Wednesday, 10 January 2018

Elephant Walking On (and Mass Production Curve Piecing)

This is a story full of adventures and discoveries, errors and disappointments - it's the story of how I made the borders for my elephant block.

I had several cuts of the "Spice Trail" collection by Freedom Fabrics, which have really nice tasty colours, and I had in mind some kind of Indian carpet that they often depict on elephants' backs with arc like patterns in the border. I thought they would work nice for curve piecing. I started with a simple border with paisley patterned fabric:


Then I started making my arcs, and I had to modify my curve piecing process for mass production of identical blocks, which I'll talk about later. It must be said that with curved parts it's impossible to calculate in advance how much fabric you're going to need, you can only estimate ... you see already where this is going, don't you? Yes, I didn't have enough fabric for four borders. I also cut several pieces out of the wrong fabric, which depleted my stock.


So much so for the carpet, I decided to make it more vertical by adding another border:


Had I designed and planned it properly in advance, I would have pieced it in a different way. Then I decided to add a little bit of remaining patterned fabric and so I went from an 18'' by 22'' block to a 32'' by 47'' - all in a couple of days. What do you think of that? I think I have to stop here.


Now, some technical tips and tricks in case anybody is interested:

Mass Production Curve Piecing

The normal curve piecing process involves tracing pattern pieces around a freezer paper template, which makes it very precise and reliable, but it would be very time-consuming for a lot of repeating blocks, so I modified the process. I does require experience, but it greatly speeds things up.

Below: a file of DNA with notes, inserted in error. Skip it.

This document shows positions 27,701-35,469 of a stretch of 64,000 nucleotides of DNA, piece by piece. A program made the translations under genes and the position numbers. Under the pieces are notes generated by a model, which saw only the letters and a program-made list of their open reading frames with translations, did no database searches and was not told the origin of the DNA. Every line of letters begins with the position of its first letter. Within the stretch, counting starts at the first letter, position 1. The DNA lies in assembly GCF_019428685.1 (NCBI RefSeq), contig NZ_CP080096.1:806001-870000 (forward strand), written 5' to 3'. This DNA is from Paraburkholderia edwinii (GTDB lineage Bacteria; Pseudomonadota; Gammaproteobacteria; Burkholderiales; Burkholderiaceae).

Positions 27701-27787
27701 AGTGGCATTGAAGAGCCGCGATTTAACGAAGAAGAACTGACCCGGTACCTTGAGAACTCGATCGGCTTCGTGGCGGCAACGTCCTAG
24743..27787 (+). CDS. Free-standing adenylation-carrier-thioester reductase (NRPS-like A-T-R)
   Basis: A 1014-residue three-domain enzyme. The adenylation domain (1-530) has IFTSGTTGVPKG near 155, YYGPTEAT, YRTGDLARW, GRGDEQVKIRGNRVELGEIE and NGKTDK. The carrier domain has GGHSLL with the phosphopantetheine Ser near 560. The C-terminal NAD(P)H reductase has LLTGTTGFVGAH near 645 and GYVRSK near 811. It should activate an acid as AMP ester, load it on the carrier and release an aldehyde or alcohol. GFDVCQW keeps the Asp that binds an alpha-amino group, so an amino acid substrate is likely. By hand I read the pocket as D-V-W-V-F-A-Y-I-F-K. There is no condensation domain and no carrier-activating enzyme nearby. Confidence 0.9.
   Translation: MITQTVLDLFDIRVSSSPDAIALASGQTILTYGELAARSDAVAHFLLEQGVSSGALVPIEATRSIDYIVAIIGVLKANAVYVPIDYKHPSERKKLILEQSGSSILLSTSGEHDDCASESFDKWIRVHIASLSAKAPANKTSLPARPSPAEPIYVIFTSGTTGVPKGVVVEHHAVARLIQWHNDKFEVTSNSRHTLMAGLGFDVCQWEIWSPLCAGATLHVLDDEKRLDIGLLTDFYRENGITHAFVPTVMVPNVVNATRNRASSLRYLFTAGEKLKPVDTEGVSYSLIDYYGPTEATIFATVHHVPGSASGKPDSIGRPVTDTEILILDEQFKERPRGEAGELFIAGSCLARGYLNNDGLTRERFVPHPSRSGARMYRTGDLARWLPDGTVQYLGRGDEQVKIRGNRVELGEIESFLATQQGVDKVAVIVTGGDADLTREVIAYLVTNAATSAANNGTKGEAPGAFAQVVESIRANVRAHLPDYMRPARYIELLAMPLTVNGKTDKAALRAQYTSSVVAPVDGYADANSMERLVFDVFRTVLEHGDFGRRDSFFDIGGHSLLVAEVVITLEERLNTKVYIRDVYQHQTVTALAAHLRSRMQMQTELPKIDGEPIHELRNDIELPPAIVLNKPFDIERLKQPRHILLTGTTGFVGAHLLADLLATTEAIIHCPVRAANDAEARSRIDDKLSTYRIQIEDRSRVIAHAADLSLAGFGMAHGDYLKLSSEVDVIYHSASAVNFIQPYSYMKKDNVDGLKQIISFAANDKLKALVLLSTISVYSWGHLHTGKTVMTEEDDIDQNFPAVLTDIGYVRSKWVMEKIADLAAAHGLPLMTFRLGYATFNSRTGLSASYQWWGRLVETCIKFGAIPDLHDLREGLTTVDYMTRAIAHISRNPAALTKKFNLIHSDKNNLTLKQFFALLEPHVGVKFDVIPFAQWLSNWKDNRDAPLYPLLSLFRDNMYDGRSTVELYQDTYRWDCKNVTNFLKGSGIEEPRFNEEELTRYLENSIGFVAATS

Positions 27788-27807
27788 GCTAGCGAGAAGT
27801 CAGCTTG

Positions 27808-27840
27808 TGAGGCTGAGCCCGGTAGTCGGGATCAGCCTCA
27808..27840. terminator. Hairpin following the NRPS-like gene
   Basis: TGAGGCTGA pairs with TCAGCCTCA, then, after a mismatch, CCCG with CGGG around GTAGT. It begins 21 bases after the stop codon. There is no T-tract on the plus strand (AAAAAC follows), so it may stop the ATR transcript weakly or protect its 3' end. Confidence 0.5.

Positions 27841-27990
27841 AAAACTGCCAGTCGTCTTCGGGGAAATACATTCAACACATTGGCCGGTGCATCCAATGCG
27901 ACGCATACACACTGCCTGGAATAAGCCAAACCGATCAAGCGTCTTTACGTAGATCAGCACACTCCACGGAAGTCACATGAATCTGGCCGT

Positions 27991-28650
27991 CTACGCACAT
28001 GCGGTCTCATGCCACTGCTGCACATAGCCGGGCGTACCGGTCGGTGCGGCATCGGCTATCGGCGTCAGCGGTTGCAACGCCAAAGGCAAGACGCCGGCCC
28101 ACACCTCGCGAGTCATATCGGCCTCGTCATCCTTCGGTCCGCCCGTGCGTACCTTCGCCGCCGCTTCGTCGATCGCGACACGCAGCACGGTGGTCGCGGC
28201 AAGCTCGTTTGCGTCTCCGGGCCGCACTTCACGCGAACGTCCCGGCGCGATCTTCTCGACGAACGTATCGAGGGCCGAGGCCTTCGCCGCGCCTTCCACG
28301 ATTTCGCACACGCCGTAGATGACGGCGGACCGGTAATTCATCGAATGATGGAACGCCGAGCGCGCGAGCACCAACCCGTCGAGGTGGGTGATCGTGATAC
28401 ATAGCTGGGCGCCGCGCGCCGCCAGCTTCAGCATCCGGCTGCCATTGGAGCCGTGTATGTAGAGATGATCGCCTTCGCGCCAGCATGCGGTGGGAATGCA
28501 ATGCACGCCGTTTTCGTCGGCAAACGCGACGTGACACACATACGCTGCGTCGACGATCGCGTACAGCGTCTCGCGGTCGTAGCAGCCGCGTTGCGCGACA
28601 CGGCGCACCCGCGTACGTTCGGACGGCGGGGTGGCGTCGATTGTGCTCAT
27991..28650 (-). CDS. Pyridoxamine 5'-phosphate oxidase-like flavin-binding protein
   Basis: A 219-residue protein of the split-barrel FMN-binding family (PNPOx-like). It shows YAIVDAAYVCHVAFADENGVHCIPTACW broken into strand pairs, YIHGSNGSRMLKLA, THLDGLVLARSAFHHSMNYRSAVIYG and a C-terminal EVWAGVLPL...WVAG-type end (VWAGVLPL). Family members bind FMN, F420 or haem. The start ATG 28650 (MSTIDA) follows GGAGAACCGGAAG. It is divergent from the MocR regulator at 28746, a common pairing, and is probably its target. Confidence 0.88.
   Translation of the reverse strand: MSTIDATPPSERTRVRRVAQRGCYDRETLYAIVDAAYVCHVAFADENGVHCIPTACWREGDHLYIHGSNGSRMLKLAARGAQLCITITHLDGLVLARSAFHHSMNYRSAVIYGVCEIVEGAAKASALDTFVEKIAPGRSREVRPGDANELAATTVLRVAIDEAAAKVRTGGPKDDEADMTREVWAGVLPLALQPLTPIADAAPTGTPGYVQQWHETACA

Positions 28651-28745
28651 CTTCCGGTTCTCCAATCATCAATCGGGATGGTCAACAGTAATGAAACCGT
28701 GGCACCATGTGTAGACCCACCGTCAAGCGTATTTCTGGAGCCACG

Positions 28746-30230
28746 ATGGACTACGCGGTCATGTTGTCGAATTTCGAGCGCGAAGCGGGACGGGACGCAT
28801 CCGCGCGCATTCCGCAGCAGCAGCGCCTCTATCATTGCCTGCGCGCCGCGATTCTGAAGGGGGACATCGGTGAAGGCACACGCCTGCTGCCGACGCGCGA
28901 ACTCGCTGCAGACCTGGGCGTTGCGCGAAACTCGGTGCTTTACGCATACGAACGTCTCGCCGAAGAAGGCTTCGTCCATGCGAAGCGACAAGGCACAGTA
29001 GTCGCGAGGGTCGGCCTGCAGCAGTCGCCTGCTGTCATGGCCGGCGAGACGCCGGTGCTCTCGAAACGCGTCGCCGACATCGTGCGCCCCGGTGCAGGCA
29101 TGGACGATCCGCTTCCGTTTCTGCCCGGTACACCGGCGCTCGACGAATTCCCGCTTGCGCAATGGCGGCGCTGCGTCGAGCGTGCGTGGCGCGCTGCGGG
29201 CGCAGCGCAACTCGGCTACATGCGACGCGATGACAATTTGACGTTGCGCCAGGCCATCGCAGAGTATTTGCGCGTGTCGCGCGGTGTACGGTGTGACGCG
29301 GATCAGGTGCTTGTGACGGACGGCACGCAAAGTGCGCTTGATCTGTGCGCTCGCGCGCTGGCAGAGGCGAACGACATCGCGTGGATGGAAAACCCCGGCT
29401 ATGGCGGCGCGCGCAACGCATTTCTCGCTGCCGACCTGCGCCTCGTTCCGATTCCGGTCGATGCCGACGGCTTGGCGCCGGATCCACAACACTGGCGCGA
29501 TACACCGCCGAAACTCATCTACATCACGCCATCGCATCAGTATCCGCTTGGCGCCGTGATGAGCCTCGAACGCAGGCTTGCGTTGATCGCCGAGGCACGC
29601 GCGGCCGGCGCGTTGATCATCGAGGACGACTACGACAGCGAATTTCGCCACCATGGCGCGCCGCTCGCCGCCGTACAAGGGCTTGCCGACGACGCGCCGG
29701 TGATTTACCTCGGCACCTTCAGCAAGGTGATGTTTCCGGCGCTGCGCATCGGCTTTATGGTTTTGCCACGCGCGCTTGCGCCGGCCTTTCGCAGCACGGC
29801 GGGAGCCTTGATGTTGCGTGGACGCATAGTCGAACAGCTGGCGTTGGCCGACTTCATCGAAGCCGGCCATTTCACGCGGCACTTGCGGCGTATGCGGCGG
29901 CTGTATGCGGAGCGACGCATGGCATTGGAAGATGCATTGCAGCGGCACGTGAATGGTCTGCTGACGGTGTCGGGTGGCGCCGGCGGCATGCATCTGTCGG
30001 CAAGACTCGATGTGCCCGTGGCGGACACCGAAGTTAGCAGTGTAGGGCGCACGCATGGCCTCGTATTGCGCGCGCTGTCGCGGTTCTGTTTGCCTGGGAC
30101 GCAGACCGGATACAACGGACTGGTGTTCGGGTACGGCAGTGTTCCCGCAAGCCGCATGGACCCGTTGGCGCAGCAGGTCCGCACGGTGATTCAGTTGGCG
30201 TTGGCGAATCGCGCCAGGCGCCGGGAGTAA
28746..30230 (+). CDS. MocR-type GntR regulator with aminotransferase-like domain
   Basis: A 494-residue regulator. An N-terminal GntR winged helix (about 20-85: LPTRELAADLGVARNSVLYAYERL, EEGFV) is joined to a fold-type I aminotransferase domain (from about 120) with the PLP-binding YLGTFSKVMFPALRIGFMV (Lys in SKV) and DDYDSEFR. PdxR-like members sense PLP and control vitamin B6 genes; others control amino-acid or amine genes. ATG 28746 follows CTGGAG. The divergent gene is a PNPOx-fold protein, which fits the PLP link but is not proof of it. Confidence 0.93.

• Trace the pattern pieces onto template plastic and draw a 1/4'' seam allowance around them, don't forget the matching marks - cut a narrow notch in the plastic for them, like they do in clothes making (at least I was taught to do so). I also discovered the templates need a couple of pieces of double-sided tape to prevent them from moving around on fabric.
  • Fold or stack the fabric so that you have four or six layers. In my pattern I had mirrored pieces, so I folded the fabric wrong side to wrong side - like you do in clothes making - and then again in two. Then place your template on top and cut around it. I used a small cutter (it's about 30 mm in diameter), it's easier to navigate small pieces with. 
  • Don't forget the notches - make a small cut inside the notch, making sure it goes through all the layers 
  • So with only a few cuts you have a whole stack of pieces with the matching notches and you're ready to piece 
  • The piecing process is as usual - you place the "valley" curve on top of the "mountain" curve, match the notches and and pin two parts together (I can't as yet get rid of the pinning part, you can try if you dare) 
  • Then just stitch 1/4'' from the edge, if necessary you can make additional notches in the "valley" curve to help it stretch in place.
Hope it's helpful for somebody. Personally, I want to try this for mass production of my flower blocks and/or butterflies to make a bed quilt of them (a lot of them).

Linking up to Let's Bee Social at Sew Fresh Quilts

2 comments:

  1. Hey, I really love the way your elephant turned out with only top/bottom borders! I don't know what the original plan was, but this seems much nicer than a 4-sided symmetry. Sometimes mistakes turn out great. :) Thank you very much for describing your process. I wouldn't have thought to make the placement notches in the templates. I seem to like making things harder on myself.. . heh!

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  2. Good tutorial on making multiples of curved pieces. Your elephant looks great, striding through the curved temple arches :)

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